By / Jan 24

WASHINGTON (BP) – A trio of pro-life bills, endorsed by the Ethics & Religious Liberty Commission, were either introduced, reintroduced or passed on Thursday, Jan. 18.

The Pregnancy Center Support Act was introduced to the Senate on Thursday, while the Unborn Child Support Act was reintroduced the same day. Additionally, the previously introduced Pregnant Students’ Rights Act passed the House on Thursday.

These updates took place one day before the annual March for Life, and three days before Sanctity of Life Sunday on the SBC Calendar.

Hannah Daniel, ERLC public policy director, praised the work of the lawmakers involved with the bills.

“At a time when lawmakers have been timid to voice pro-life convictions, I was encouraged to see legislative activity pushing forward the cause of life last week,” Daniel said.

At the ERLC, we are celebrating the passage of the Pregnant Students’ Rights Act along with the introduction of the Pregnancy Center Support Act and the Unborn Child Support Act. These bills recognize the dignity and personhood of the preborn and also tangibly assist new mothers and families to choose life.

Hannah Daniel

Read the full Baptist Press article here.

By / Jan 18

A year ago, anti-abortion activists from across the U.S. gathered for their annual March for Life with reason to celebrate: It was their first march since the Supreme Court, seven months earlier, had overturned the nationwide right to abortion.

At this year’s march, on Friday, the mood will be very different — reflecting formidable challenges that lie ahead in this election year.

The key consequence of Dobbs was to return decision-making on abortion policy to individual states. Some Democratic-governed states — such as California, New York and New Jersey — have strengthened protections for abortion access. Roughly 20 states with Republican-controlled legislatures have either banned abortion or sought to impose new restrictions.

After Dobbs, “I didn’t want anyone to get the false sense that we were at the end of our work,” said Brent Leatherwood, an abortion opponent who heads the Southern Baptist Convention’s public policy wing.

We’ve gone from a focal point at the federal level to 50 different focal points. It may be another 50 years before we truly establish a culture of life, where preborn lives are saved and mothers are supported.

Brent Leatherwood

Read the full Associated Press article here.

By / Nov 13

With shifting policies and restrictions related to life and abortion across the country, pro-life ministry can look different across state lines. However, the heart behind pregnancy resource centers (PRCs) has been one and the same: to save lives and come alongside vulnerable women during the most difficult moments of their lives.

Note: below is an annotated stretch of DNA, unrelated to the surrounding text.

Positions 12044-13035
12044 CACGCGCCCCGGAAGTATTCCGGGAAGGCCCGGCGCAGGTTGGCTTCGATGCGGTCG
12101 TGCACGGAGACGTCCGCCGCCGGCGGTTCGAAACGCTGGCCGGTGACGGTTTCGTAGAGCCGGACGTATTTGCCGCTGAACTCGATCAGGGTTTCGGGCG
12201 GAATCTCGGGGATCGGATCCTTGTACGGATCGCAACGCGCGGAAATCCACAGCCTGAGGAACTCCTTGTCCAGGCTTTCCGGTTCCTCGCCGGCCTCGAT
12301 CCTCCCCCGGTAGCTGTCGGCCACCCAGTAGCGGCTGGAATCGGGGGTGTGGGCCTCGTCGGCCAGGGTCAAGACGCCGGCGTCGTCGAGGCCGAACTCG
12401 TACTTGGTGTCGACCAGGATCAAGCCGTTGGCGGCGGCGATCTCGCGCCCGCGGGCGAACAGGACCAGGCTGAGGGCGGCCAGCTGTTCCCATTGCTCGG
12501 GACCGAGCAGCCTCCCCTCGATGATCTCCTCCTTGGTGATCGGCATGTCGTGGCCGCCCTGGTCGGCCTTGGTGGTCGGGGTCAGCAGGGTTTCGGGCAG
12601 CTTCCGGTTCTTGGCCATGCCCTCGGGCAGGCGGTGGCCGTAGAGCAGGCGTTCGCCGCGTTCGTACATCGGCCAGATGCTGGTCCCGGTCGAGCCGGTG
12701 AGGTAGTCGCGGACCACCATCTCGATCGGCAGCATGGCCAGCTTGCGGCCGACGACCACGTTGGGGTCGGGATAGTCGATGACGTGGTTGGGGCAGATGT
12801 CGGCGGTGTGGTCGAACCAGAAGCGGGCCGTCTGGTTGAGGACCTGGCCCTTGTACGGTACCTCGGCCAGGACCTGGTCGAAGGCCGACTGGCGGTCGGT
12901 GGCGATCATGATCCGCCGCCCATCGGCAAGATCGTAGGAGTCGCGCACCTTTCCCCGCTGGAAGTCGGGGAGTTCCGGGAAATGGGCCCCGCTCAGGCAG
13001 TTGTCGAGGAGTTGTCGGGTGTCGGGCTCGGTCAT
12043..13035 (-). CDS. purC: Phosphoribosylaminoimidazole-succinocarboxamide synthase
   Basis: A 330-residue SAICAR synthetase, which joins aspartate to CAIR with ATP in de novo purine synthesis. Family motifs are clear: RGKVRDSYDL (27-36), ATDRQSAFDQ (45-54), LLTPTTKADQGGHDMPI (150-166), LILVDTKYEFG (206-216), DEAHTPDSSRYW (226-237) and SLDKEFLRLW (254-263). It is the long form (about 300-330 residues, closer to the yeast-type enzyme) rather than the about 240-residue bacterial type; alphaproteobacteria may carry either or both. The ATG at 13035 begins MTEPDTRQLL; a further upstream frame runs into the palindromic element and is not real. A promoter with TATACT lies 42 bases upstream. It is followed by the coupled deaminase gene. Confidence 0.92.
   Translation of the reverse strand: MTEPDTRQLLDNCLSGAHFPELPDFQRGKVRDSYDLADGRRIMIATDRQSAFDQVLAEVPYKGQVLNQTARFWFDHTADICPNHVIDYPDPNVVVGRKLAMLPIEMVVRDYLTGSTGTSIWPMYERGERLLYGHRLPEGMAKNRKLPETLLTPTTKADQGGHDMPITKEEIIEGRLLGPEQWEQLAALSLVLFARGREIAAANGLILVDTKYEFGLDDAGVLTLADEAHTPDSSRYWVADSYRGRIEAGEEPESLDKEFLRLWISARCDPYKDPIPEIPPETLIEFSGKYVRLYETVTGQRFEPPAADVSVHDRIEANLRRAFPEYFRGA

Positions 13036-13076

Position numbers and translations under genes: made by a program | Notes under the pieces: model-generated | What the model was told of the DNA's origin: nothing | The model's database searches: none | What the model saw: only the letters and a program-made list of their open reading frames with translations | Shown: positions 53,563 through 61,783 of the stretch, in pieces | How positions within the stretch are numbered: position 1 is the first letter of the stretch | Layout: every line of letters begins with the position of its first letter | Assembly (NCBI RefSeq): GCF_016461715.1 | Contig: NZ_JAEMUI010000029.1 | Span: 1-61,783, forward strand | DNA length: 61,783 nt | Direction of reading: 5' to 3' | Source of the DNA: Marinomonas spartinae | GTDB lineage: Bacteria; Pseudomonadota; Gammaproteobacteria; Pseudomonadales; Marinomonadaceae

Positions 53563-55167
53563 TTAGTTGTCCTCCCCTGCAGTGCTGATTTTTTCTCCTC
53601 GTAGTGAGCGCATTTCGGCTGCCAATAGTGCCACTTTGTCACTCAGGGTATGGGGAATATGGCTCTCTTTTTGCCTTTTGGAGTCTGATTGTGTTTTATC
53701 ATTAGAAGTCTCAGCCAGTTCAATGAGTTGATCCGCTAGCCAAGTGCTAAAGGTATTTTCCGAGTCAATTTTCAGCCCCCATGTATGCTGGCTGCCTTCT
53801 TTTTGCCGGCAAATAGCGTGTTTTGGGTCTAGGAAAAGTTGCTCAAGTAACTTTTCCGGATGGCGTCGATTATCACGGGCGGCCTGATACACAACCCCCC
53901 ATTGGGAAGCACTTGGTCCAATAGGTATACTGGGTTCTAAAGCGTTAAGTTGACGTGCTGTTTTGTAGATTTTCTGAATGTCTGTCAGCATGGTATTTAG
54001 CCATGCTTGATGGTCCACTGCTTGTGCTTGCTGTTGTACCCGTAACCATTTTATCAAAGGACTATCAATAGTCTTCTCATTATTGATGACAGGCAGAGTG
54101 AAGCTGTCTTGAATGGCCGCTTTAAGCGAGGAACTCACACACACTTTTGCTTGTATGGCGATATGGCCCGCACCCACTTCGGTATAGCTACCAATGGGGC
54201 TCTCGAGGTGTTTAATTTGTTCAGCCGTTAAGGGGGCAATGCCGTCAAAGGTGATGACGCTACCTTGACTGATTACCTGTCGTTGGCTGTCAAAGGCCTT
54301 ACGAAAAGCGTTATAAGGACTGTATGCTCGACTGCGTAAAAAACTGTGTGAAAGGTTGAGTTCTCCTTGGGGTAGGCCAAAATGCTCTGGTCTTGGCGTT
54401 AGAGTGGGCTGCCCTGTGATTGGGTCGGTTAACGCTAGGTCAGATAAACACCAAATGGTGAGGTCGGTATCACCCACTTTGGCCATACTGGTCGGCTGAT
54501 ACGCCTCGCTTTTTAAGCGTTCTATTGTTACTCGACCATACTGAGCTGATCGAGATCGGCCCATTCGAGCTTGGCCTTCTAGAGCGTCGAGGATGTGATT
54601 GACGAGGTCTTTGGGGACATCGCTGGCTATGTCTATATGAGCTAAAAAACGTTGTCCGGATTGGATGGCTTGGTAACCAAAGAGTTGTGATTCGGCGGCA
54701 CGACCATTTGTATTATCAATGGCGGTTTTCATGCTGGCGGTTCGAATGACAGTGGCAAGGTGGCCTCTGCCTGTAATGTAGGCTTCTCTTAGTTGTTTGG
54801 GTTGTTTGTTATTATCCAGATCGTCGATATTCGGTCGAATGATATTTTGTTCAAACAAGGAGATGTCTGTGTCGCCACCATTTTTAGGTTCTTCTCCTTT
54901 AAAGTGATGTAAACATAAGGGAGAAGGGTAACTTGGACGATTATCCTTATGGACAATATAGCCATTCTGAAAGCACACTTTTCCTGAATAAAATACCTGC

I recently spoke with Wendy Reasner, executive director of NorthState Care Clinic in Redding, California, to hear more about the abortion landscape in California and how their PRC is working to reach more women and children with the love and hope of the gospel. Wendy also shared how churches and pro-life individuals and organizations can work together to foster a culture of life and support for the most vulnerable. 

Jill Waggoner: How would you describe the abortion culture in California?

Wendy Reasner: California has become an abortion tourism state. Gov. [Gavin] Newsom has put up billboards that say, “Please come to our state, and we will help you. We will pay for your abortion. We will pay for your travel. We’ll pay for the childcare of your other children in order for you to get an abortion.” Newsom used Scripture on those billboards. There are pilots who fly into California from other states to help women get abortions. 

The availability of abortion pills is also increasing. Right now, they’re not only offered through the mail—they’re at our local CVS and Rite Aid. You don’t have to do much to have those pills sent or prescribed to you. Before Dobbs, we were a state that was providing abortion up until birth, and nothing has changed since. So it’s just completely and purely pro-choice. 

JW: What should we know about late-term abortions?

WR: A lot of people think women are having late-term abortions to protect the health of the mother. But early court cases defined the health of the mother as anything that impedes even the mental status of the mother. So if being pregnant at the very last day of pregnancy makes the mother depressed and she wants an abortion, then that’s just fine. 

Many people also don’t know that in certain states, especially in California, if a baby survives a late-term abortion and is born alive, there are no lifesaving measures taken to help that baby.

JW: What does it look like to be pro-life in California?